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laurele

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A New Horizons New Year - The Ultima Thule Flyby [Mar. 21st, 2019|11:10 pm]
laurele
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Blue Dot 134: Interview with Alan Stern and Brian May [Feb. 22nd, 2019|10:53 am]
laurele
https://www.mynspr.org/post/blue-dot-134-alan-stern-brian-may
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Planet Pluto at 89: Biased IAU Documents Reveal Depth of Denial [Feb. 18th, 2019|04:46 pm]
laurele
Pluto Discovery Image

Today marks the 89th anniversary of Pluto’s amazing discovery by 24-year-old Clyde Tombaugh at the Lowell Observatory in Flagstaff, Arizona, on February 18, 1930.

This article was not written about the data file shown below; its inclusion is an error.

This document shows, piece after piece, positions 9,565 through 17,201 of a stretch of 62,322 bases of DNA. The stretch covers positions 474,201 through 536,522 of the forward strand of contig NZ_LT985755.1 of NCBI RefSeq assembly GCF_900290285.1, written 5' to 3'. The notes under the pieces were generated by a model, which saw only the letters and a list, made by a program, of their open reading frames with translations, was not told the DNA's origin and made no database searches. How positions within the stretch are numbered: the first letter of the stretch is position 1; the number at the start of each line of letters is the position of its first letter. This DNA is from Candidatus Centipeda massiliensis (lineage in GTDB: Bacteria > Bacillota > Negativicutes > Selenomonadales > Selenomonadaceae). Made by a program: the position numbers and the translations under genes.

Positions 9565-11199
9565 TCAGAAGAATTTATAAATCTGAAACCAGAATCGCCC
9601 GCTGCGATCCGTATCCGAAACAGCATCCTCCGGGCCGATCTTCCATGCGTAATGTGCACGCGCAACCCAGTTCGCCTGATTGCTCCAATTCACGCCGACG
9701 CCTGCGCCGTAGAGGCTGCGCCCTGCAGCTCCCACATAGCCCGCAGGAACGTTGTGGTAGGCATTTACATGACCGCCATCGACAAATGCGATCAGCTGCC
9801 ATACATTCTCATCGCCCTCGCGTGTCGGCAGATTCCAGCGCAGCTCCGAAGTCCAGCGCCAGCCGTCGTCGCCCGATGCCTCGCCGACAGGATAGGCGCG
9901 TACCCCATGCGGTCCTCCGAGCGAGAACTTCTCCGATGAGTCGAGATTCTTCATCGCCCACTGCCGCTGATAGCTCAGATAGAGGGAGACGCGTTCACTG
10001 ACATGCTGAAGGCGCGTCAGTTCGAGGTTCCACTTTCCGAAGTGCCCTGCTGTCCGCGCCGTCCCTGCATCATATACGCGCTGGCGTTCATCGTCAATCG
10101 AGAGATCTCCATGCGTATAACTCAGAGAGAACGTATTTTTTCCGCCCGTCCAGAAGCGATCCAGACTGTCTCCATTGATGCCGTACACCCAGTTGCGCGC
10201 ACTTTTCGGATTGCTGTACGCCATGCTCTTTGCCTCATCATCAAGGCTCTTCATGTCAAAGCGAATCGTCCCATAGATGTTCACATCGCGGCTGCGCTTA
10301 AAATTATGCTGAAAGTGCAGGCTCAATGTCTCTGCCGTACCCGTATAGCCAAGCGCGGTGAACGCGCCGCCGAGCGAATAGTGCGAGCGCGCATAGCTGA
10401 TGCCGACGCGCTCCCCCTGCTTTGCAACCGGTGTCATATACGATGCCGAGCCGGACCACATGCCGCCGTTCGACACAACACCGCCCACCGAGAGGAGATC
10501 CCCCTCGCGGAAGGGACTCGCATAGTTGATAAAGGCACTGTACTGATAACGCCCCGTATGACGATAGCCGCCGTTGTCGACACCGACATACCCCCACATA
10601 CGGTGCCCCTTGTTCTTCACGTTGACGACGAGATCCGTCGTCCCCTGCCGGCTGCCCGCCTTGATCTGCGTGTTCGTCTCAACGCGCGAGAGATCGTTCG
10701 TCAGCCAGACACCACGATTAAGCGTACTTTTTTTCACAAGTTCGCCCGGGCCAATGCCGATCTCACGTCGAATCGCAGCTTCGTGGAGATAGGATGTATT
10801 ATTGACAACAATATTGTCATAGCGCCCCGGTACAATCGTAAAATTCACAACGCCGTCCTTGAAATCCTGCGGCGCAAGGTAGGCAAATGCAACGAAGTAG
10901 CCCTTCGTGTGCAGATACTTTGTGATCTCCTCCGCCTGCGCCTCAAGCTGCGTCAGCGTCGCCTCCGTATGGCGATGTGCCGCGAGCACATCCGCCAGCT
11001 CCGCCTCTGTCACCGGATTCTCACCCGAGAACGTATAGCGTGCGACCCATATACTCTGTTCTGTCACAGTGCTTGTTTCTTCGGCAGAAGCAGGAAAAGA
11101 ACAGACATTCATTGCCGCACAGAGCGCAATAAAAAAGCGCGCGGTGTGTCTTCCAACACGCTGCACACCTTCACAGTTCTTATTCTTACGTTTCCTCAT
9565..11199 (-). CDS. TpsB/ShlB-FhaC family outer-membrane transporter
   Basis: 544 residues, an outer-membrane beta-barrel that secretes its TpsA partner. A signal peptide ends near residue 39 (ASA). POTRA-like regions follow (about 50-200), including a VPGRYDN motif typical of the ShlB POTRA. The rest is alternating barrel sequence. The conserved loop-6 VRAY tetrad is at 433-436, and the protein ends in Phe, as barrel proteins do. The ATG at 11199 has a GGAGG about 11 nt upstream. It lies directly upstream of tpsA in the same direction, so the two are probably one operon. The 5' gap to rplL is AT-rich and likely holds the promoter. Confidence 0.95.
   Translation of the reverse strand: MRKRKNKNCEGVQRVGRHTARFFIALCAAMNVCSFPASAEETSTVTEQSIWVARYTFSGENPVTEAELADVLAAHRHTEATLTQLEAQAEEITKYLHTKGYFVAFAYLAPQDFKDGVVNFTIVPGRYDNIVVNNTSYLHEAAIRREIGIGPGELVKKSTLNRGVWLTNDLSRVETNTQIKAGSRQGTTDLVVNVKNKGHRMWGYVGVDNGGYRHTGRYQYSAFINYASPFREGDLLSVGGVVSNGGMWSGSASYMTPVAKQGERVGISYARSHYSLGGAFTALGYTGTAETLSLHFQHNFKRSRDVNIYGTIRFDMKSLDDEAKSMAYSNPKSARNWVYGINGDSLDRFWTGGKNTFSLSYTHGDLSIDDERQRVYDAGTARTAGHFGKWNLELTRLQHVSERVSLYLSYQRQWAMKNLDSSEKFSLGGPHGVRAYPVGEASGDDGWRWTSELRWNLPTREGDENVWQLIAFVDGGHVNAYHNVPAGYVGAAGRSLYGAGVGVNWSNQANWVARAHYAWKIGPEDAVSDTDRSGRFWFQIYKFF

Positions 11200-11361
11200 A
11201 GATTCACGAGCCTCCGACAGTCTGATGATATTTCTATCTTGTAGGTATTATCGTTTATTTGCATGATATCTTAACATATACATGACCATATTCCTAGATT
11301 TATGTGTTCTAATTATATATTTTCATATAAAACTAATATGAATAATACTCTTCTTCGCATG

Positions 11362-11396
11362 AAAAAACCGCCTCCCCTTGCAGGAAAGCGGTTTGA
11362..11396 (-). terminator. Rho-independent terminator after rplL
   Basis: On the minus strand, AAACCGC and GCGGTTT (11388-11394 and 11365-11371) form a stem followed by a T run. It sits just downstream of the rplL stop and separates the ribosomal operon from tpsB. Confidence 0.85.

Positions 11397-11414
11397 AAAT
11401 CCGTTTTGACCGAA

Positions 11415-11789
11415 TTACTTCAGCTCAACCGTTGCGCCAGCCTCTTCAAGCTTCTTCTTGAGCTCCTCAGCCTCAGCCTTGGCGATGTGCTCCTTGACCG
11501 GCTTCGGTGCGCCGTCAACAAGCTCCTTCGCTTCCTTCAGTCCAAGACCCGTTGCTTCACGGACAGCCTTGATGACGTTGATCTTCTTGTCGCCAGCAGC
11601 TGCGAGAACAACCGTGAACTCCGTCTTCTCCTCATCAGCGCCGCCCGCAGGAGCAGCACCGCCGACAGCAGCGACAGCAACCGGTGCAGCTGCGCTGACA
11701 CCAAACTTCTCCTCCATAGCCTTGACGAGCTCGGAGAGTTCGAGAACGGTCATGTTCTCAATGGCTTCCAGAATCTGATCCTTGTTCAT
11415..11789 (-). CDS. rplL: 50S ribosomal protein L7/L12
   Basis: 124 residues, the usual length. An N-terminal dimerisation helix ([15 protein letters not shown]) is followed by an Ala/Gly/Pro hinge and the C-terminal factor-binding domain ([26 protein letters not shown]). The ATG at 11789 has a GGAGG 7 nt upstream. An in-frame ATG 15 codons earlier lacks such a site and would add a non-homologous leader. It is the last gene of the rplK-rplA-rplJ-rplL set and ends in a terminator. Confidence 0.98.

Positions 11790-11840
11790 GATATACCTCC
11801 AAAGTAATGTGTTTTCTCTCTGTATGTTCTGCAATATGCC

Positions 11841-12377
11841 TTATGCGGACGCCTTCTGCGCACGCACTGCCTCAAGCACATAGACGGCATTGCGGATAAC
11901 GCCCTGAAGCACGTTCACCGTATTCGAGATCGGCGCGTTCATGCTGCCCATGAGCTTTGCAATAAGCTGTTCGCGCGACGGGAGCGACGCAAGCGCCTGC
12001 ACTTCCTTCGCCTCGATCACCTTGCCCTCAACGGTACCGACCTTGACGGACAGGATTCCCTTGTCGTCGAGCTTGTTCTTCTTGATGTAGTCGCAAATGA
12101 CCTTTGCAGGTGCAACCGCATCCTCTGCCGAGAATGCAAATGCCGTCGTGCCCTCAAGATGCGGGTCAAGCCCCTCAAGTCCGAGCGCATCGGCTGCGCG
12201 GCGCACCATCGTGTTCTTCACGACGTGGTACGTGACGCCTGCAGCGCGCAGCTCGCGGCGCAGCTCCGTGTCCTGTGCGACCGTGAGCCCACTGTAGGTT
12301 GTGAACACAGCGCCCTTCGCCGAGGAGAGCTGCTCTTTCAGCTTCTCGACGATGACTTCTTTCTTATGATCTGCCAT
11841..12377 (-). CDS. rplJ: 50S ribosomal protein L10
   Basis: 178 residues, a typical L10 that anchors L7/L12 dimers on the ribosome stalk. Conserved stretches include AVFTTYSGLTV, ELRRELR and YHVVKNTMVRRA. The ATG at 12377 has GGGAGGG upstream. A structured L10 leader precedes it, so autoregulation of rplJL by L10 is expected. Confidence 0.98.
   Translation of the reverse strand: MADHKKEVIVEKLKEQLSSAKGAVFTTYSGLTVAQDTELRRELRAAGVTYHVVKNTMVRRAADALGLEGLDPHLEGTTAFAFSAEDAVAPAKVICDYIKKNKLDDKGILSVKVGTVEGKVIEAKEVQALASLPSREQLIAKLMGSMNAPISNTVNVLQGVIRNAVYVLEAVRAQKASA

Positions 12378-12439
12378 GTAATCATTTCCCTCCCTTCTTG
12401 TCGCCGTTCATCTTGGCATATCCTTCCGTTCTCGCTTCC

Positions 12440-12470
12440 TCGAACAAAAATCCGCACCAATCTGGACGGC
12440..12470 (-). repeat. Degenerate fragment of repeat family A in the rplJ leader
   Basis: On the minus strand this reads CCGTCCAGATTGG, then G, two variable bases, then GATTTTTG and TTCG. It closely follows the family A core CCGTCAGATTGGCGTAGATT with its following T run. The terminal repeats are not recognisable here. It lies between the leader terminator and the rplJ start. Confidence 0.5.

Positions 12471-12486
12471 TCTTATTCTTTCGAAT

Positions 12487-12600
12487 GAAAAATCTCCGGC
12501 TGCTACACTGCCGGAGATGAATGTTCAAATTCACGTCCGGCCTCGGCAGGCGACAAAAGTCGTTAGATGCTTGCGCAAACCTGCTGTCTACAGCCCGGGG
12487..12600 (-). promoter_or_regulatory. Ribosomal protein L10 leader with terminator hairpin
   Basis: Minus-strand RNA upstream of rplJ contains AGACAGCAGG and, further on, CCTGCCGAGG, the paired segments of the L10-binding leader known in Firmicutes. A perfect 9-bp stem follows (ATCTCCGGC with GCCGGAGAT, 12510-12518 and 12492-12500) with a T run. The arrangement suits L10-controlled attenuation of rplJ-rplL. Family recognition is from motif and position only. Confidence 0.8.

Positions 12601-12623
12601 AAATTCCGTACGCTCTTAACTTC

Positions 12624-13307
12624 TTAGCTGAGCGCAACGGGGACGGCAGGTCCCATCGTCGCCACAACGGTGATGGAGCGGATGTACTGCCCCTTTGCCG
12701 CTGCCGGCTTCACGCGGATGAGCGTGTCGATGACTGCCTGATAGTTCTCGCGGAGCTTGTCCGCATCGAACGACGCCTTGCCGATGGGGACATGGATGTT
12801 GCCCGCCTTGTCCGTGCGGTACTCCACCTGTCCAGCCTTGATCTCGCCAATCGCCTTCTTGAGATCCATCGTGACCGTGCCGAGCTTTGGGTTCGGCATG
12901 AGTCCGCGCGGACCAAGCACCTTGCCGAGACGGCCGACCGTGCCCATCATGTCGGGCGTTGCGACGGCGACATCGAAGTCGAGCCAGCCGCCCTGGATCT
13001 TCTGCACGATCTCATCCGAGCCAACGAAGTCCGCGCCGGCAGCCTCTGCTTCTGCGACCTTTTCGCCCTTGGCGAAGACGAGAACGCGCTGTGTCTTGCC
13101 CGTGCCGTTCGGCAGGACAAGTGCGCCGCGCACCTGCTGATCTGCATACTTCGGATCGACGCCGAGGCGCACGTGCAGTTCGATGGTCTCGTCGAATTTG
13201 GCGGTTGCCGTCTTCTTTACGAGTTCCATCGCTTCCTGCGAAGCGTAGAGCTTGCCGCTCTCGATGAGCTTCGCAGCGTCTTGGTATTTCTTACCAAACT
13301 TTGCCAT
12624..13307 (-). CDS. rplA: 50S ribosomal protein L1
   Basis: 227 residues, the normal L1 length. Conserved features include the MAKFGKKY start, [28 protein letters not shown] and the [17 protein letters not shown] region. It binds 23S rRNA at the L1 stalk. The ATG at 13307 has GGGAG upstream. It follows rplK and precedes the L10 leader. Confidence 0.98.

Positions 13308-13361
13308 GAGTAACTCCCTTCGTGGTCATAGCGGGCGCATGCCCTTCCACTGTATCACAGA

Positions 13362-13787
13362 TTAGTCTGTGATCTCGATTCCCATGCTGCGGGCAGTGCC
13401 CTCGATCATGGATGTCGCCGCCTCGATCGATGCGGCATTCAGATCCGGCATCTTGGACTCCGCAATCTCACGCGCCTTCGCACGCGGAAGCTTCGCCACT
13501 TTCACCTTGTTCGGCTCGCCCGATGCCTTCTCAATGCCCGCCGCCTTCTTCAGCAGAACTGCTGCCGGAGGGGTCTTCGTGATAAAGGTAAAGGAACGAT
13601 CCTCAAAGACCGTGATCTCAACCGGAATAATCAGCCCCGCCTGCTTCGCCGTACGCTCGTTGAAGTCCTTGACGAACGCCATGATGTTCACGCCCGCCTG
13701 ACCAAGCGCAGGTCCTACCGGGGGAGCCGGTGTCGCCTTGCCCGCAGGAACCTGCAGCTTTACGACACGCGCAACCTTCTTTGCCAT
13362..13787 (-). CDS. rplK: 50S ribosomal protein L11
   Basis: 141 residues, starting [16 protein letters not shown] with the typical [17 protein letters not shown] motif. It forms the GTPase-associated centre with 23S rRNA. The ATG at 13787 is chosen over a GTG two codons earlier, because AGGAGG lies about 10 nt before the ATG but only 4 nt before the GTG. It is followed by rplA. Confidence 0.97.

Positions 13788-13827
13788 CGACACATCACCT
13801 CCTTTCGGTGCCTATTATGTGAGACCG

With this year’s New Year’s flyby of Kuiper Belt Object Ultima Thule, Tombaugh, whose ashes are onboard the New Horizons spacecraft, became the only person to have ever journeyed four billion miles from Earth, on a trajectory to eventually leave the solar system.

Back on Earth, the diminutive but fascinating planet he discovered almost nine decades ago continues to fascinate people of all ages, including children who, though born after the ridiculous IAU vote, continue to view Pluto as a planet.

Unfortunately, the IAU has made no attempt to rectify its 2006 blunder. At its 30th General Assembly (GA) in August 2018, the first GA held since all of New Horizons’ data on the Pluto system was returned in late 2016, the IAU made no effort to revise its definition based on the new data or update it to include exoplanets.